Notice that U(r)U(r)f(t)=(r(t)2+r(-t)2)f(t)=U(r)U(r)f(t)U(r)U(r)f(t)=(r(t)2+r(-t)2)f(t)=U(r)U(r)f(t) and that U(r)f=f=U(r)fU(r)f=f=U(r)f showing that U(r)U(r) is a unitary operator on L2()L2(). Also these operators change f(t)f(t) only in [-1,1][-1,1] since U(r)f(t)=f(t)=U(r)f(t)U(r)f(t)=f(t)=U(r)f(t) for t-1t-1 and t1t1. The interval [-1,1][-1,1] is the action region of the folding/unfolding operator. U(r)U(r) is called a folding operator acting at zero because for smooth ff, U(r)fU(r)f has a discontinuity at zero. By translation and dilation of r(t)r(t) one can define U(r,t0,ϵ)U(r,t0,ϵ) and U(r,t0,ϵ)U(r,t0,ϵ) that folds and unfolds respectively about t=t0t=t0 with action region[t0-ϵ,t0+ϵ][t0-ϵ,t0+ϵ] and action radiusϵϵ.

Notice Equation 96 and Equation 97 do not define the value U(r)f(0)U(r)f(0) and U(r)f(0)U(r)f(0) because of the discontinuity that is potentially introduced. An elementary exercise in calculus divulges the nature of this discontinuity. If fCd()fCd(), then U(r)fCd(0)U(r)fCd(0). At t=0t=0, left and right derivatives exist with all even-order left-derivatives and all odd order right-derivatives (upto and including dd) being zero. Conversely, given any function fCd(0)fCd(0) which has a discontinuity of the above type, U(r)fU(r)f has a unique extension across t=0t=0 (i.e., a choice of value for (U(r)f)(0)U(r)f)(0)) that is in Cd()Cd(). One can switch the signs in Equation 96 and Equation 97 to obtain another set of folding and unfolding operators. In this case, for fCd()fCd(), U(r)fU(r)f will have its even-order right derivatives and odd-order left derivatives equal to zero. We will use U+U+, U+U+ and U-U-, U-U-, respectively to distinguish between the two types of folding/unfolding operators and call them positive and negative polarity folding/unfolding operators respectively.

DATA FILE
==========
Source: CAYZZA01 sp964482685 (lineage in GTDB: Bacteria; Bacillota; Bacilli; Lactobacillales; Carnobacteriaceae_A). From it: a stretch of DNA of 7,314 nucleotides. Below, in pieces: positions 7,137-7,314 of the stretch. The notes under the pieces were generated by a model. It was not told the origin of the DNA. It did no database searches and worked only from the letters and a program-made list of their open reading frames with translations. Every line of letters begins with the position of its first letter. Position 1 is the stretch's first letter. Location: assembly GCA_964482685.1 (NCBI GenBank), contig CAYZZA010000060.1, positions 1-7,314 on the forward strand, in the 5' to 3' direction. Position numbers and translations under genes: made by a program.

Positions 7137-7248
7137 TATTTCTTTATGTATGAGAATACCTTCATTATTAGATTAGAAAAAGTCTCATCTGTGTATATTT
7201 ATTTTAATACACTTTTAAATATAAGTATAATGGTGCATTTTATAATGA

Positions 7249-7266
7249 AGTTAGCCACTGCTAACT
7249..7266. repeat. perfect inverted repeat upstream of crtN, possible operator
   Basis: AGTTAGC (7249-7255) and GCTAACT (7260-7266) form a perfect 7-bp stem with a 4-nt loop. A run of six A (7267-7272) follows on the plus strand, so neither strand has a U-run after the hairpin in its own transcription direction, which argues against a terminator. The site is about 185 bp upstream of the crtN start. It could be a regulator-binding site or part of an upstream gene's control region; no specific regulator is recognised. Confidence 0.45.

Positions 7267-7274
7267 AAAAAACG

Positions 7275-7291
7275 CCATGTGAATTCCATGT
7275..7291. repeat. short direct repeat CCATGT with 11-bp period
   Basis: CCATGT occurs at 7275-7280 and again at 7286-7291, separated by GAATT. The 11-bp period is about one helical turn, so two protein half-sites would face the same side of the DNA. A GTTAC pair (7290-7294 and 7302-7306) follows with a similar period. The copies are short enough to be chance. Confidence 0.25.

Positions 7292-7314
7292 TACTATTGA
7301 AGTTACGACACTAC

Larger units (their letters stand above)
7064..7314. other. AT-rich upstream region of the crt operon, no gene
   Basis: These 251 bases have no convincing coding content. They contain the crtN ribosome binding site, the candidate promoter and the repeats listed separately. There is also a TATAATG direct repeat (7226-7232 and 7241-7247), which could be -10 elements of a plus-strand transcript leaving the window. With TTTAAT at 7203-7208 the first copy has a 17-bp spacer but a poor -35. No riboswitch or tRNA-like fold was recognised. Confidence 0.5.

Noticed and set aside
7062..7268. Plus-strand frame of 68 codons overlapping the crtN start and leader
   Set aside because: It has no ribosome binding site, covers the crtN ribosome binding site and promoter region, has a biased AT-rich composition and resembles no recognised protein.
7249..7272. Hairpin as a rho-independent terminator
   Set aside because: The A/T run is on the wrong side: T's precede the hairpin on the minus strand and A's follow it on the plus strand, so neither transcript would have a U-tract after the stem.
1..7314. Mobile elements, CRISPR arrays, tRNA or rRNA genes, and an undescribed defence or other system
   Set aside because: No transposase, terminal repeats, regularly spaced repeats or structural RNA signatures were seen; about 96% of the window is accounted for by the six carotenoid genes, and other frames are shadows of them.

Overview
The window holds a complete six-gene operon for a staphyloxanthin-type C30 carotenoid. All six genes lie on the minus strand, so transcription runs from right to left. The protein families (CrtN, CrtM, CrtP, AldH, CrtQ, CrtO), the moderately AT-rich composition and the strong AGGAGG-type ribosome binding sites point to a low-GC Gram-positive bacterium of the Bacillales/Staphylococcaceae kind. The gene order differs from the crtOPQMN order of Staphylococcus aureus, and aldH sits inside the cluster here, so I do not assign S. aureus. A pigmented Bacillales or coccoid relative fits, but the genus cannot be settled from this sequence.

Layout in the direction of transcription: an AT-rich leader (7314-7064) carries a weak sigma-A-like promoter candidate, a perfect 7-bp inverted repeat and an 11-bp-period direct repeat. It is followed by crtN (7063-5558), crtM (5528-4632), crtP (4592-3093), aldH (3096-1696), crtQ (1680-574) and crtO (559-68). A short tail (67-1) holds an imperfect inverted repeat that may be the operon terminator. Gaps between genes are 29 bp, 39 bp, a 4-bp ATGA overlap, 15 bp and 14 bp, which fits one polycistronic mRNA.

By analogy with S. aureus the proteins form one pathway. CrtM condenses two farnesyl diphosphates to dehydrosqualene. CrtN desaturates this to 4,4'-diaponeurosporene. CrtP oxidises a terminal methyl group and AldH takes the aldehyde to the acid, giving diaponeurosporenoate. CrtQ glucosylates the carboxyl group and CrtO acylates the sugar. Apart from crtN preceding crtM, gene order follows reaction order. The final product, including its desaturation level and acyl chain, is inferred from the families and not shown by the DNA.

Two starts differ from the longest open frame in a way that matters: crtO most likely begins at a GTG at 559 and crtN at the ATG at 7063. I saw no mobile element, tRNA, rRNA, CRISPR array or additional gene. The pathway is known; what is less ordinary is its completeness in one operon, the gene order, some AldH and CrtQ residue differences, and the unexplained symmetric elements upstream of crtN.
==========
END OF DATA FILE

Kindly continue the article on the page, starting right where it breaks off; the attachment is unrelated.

So far we have seen that the folding operator is associated with a rising cutoff function, acts at a certain point, has a certain action region and radius and has a certain polarity. To get a qualitative idea of what these operators do, let us look at some examples.

First, consider a case where f(t)f(t) is even- or-odd symmetric about the folding point on the action interval. Then, UfUf corresponds to simply windowing ff by an appropriate window function. Indeed, if f(t)=f(-t)f(t)=f(-t) on [-1,1][-1,1],

U + ( r , 0 , 1 ) f ( t ) = ( r ( t ) + r ( - t ) ) f ( t ) , if t > 0 , ( r ( - t ) - r ( t ) ) f ( t ) , if t < 0 , U + ( r , 0 , 1 ) f ( t ) = ( r ( t ) + r ( - t ) ) f ( t ) , if t > 0 , ( r ( - t ) - r ( t ) ) f ( t ) , if t < 0 ,
(98)

and if f(t)=-f(-t)f(t)=-f(-t) on [-1,1][-1,1]

U + ( r , 0 , 1 ) f ( t ) = ( r ( t ) - r ( - t ) ) f ( t ) , if t > 0 , ( r ( - t ) - r ( t ) ) f ( t ) , if t < 0 . U + ( r , 0 , 1 ) f ( t ) = ( r ( t ) - r ( - t ) ) f ( t ) , if t > 0 , ( r ( - t ) - r ( t ) ) f ( t ) , if t < 0 .
(99)

Figure 27 shows a rising cutoff function and the action of the folding operators of both polarities on the constant function. Observe the nature of the discontinuity at t=0t=0 and the effect of polarityreversal.

Figure 27: The Rising Cutoff Function r(t)=r[3](t)r(t)=r[3](t)